“Third,” Luce continued very business-like, “however it might be possible – and I pray it is – you need to make restitution and reparation when and where and to whomever you can, to the greatest extent you can, no holds barred. However much you may be despised, and even hated, you need to do this, Fen, not for yourself … but for those you’ve harmed. And, again, I don’t know all the details, but I have a gut feeling there’s plenty of this work to do to keep you busy for quite awhile. Fourth, and finally, you might be surprised to hear me say this, but … Fen, wherever you end up – even in jail or prison – you’ll have the opportunity to do something you’ve never done before, something you need to do. You’ll have the opportunity to learn. Your daddy never really gave you that opportunity, not really. Instead, I fully believe Bog did nothing more than poison you, but no matter how many people you’ve hurt, and no matter how many folks may understandably despise you now, you still have this opportunity. You’re still fairly young, and if you do the first three things I’ve told you to do, then you’ll have an undeserved, second chance to remold and remake yourself into something fairly respectable… Of course, this will probably, ultimately mean moving far away from here, as I’ve already said, but you’ll have the opportunity to live life as an almost brand-new person … maybe.”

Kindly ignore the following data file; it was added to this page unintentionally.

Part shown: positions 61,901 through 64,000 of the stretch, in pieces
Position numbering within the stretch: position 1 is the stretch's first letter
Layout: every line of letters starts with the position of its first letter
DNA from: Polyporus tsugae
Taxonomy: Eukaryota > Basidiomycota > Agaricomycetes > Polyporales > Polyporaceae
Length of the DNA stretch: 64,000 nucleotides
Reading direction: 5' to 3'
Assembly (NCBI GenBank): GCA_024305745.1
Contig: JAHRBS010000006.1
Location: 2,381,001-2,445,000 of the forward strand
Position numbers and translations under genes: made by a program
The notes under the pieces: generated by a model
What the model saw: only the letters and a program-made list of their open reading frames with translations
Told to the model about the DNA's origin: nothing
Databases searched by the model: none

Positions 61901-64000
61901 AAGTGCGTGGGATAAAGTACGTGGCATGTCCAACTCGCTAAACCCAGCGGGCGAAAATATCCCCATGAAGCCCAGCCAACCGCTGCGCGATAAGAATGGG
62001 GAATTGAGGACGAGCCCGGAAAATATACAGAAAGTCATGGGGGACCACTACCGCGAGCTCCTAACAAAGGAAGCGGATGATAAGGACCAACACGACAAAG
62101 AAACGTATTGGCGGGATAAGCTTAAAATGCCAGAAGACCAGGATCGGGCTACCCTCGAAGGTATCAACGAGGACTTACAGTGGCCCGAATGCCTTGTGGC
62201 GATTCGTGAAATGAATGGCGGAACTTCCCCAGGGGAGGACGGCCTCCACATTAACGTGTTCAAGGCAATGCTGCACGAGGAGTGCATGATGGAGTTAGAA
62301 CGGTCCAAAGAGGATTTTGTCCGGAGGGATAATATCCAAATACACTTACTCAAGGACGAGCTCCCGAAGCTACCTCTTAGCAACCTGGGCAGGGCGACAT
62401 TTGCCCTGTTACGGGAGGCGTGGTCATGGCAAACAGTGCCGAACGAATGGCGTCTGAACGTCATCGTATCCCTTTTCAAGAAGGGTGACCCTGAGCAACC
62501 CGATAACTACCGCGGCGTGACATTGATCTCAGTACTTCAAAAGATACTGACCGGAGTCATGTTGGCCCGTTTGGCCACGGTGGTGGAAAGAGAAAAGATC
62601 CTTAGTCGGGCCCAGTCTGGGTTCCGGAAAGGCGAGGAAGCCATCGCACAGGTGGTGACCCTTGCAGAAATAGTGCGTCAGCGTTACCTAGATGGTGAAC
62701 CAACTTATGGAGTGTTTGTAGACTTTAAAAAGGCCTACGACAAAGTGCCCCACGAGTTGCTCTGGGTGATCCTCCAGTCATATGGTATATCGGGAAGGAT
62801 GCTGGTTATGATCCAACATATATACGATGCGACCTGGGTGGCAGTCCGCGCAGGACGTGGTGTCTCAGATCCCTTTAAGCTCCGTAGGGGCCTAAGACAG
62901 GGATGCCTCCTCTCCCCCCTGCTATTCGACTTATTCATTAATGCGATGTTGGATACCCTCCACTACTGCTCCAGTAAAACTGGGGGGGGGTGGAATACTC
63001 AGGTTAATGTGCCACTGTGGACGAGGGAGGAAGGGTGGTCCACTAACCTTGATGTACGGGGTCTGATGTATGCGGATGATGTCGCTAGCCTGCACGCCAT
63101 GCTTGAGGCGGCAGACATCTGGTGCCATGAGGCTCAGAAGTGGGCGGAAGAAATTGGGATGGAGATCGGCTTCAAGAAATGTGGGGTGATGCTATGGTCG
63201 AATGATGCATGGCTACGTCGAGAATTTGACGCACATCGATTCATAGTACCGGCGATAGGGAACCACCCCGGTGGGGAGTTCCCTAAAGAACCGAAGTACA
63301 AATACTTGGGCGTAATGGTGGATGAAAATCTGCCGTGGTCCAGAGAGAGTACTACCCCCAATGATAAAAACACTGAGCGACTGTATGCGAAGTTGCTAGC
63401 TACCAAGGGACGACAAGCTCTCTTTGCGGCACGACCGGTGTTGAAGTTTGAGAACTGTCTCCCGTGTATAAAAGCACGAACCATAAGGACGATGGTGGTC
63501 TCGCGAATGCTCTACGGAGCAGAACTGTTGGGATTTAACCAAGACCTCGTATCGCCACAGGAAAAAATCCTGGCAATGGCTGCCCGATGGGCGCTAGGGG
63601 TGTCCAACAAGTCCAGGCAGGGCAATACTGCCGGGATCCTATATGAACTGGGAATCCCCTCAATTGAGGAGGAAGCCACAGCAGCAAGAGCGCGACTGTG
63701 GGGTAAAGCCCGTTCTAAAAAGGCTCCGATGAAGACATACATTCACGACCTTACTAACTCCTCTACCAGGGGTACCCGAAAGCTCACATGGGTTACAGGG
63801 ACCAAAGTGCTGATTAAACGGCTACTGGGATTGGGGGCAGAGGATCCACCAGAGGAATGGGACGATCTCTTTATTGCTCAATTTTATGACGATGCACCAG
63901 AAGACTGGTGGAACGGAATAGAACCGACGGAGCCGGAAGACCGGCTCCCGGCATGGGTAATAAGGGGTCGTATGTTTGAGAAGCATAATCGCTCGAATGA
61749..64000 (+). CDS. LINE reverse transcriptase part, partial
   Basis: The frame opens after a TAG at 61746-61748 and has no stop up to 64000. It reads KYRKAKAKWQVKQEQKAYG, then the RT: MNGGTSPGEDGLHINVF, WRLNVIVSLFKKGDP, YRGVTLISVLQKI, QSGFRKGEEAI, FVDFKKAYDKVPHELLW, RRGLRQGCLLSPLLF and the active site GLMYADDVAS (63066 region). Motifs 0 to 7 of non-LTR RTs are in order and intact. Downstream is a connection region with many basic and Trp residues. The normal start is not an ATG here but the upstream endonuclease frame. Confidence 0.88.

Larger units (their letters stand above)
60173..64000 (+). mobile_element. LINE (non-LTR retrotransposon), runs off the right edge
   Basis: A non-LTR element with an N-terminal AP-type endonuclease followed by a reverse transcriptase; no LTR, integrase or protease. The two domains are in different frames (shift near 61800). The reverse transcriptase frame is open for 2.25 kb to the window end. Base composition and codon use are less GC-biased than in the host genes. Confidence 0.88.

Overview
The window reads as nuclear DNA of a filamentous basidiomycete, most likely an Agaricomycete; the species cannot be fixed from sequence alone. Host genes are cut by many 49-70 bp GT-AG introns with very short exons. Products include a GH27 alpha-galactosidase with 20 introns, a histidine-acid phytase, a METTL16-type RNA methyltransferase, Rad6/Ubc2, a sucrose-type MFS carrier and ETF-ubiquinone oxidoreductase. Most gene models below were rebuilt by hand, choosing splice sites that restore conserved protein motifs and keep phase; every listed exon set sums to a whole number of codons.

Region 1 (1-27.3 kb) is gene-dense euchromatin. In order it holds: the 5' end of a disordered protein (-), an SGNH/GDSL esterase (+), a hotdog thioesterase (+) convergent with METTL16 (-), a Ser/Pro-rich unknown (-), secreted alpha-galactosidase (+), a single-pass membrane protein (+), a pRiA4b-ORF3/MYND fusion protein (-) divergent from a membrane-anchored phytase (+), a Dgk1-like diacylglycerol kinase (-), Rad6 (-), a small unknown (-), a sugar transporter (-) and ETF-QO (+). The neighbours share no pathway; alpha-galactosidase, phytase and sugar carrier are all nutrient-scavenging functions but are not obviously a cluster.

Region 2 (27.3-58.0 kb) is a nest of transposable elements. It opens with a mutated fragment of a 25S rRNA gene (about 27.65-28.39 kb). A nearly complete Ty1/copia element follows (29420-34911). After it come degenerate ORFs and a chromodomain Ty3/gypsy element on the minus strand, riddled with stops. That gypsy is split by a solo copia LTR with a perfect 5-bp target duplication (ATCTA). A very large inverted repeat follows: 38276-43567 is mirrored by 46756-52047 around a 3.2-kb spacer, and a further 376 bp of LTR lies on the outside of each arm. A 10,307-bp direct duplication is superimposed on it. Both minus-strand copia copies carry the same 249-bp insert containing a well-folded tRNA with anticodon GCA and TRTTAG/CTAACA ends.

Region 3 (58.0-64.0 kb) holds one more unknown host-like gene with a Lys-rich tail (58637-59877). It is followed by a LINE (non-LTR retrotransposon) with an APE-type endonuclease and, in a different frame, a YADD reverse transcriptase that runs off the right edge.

Now, Luce was a good man, all in all – brass and crusty, but good – and he was an intelligent man with fairly good perception. He knew he didn’t have all the details, and so he knew there was probably an awful lot of reprehensible facts that might make his advice seem kind of naïve. But Luce also knew his advice was not naïve; incomplete, perhaps, but not puerile in the least. Luce was not a professional counsellor, or psychologist, or clergyman; he was an educated man, but his field had been in civil engineering. Oh, he knew what he believed and why he believed what he believed, but he was not in the hospital room with Fen Sloughheart to counsel or to pray with him. He was with Fen now to do something he very strongly felt like he should’ve done years ago with Fen’s father, Bog. He should have confronted Bog, but he let that opportunity slip by. Now, though, he had an opportunity to confront his son, and he wasn’t about to let this one by-pass him!
“Well, Mr. Featherwit, I umm … appreciate you’re coming by, and I’m sure you…”